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The Future of AI and Inclusivity Initiatives

Written by Ed Watal

Does AI Foster Inclusivity?

  • Can AI help include those with disabilities?
  • Does AI open up job opportunities for those with disabilities?
  • Will AI improve inclusivity?
  • AI

Artificial intelligence (AI) can have a profound impact on inclusivity. While AI has its critics, most experts believe AI can assist businesses in efforts to create more welcoming, diverse, and equitable workplaces.

Now integral to virtually every area of the business world, AI has already demonstrated the power it has to drive transformative new inclusivity initiatives. The following are some key areas where AI can be deployed by businesses to support their inclusion efforts.


Improving access for those with disabilities is an important element of inclusivity. According to recent statistics, those with disabilities are underrepresented in the workplace. The US Bureau of Labor Statistics shows that 67% of those without disabilities were working or actively looking for work in 2021, compared with only 21% of those with disabilities.

Technical accessibility is one area where AI can be deployed to improve accessibility. Interacting with digital systems, which can present challenges for those with disabilities, is a requirement in most jobs. AI empowers innovations that make technology platforms more accessible.

Natural language processing enhances the accessibility of digital platforms, opening doors for those who cannot use conventional hardware interfaces to navigate websites and interact with other software tools. Predictive text also allows those with limited mobility to be more efficient with digital communication.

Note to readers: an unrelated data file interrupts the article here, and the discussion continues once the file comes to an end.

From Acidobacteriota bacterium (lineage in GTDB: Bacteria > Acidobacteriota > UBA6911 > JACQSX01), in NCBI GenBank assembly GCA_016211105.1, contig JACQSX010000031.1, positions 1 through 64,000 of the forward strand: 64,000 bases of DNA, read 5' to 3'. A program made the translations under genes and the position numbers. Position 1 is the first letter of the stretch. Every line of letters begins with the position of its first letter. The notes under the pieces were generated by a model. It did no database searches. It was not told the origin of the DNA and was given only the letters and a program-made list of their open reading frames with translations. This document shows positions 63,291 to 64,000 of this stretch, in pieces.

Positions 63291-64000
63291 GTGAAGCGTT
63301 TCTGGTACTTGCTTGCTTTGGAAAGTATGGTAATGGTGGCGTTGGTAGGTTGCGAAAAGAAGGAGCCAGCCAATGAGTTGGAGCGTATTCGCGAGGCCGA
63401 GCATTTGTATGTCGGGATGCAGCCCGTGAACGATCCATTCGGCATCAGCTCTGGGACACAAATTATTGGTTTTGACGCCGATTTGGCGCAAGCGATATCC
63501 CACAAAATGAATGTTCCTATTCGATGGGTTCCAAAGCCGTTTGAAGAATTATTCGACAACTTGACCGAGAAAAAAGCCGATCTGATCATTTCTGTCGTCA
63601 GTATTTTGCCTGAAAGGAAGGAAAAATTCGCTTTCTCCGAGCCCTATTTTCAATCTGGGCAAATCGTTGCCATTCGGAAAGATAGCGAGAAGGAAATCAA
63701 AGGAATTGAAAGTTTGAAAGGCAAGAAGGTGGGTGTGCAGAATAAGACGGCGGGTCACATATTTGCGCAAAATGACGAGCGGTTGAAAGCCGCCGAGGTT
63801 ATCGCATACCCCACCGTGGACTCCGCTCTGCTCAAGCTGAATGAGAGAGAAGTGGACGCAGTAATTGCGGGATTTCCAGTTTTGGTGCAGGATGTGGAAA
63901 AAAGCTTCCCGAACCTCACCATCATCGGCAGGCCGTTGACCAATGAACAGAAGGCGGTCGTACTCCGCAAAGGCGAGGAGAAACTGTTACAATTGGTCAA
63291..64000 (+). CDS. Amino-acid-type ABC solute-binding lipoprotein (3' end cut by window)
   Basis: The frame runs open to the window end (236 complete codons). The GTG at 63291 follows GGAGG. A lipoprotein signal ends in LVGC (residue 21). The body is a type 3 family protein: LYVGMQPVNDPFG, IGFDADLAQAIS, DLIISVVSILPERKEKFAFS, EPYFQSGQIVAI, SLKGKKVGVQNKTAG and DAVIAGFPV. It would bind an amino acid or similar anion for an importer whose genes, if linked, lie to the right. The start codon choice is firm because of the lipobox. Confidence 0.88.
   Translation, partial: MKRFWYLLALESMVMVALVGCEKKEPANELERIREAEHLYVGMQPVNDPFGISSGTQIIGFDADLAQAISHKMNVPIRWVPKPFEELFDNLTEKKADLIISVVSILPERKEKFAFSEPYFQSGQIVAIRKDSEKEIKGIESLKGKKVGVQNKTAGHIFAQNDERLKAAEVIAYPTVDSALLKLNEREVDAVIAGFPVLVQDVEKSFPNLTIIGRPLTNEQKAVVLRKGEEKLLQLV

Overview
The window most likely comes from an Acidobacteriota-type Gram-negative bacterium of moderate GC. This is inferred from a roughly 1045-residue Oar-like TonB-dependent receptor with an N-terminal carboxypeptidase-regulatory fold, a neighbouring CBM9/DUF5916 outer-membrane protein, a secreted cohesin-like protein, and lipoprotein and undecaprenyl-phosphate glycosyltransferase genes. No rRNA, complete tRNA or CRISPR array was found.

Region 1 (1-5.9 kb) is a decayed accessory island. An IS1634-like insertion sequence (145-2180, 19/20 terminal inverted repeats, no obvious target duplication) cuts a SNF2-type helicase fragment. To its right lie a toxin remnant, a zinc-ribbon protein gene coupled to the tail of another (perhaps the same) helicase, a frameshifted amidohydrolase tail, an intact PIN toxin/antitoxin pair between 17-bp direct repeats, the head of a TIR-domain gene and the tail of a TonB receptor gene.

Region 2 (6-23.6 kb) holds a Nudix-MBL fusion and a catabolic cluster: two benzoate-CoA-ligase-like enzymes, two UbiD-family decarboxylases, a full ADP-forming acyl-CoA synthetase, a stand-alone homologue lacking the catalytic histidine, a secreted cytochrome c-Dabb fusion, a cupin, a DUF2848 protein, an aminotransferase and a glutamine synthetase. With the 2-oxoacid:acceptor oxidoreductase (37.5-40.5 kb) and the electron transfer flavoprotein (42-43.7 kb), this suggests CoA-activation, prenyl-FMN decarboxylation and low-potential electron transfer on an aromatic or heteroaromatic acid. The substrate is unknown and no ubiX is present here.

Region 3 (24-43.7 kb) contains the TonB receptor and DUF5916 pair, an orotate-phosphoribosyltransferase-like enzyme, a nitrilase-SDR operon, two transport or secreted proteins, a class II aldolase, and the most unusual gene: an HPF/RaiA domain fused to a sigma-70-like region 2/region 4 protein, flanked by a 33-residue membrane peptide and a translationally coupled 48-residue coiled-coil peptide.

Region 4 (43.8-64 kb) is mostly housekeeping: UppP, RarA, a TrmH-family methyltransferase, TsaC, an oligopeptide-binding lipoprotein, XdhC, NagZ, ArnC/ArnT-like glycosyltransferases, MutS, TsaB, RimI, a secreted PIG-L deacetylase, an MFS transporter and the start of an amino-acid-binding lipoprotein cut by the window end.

For the visually impaired, AI can empower text-to-speech tools that enhance accessibility. It can also be used for image recognition, making it possible to identify objects, read documents, and interpret physical environments. AI can even be used to analyze facial expressions, giving the visually impaired information they need to better engage with customers and colleagues.

One valuable step organizations can take regarding accessibility is to include those with disabilities in discussions about technology design. People with special accessibility needs can provide insights into what works and what doesn’t. Their participation can ensure the practical aspects of accessibility are considered and addressed, making workplaces more inclusive for others with similar needs.


The ongoing shift to remote workplaces has created more opportunities for those with unique accessibility needs. As people with disabilities have typically adjusted their living space to accommodate their needs, working from home does away with the challenges posed by inaccessible workplaces. In fact, the New York Times recently reported that employment of those with disabilities increased by 12% since the COVID-19 pandemic—an increase driven in part by the increase in remote work opportunities.

However, distributed offices have created other challenges to inclusivity. By opening the door to remote workers, organizations have extended the talent pool into international waters. Consequently, some workers now face language accessibility and cultural literacy barriers.

Again, AI can help here by breaking down language barriers. AI-powered tools translate text, audio, and visual media into virtually any language. The best tools deliver translation nearly in real-time, which means employees who struggle with language comprehension can get translations while meetings or other exchanges are happening. AI can also enhance translation with context awareness, providing explanations for slang and culturally specific references.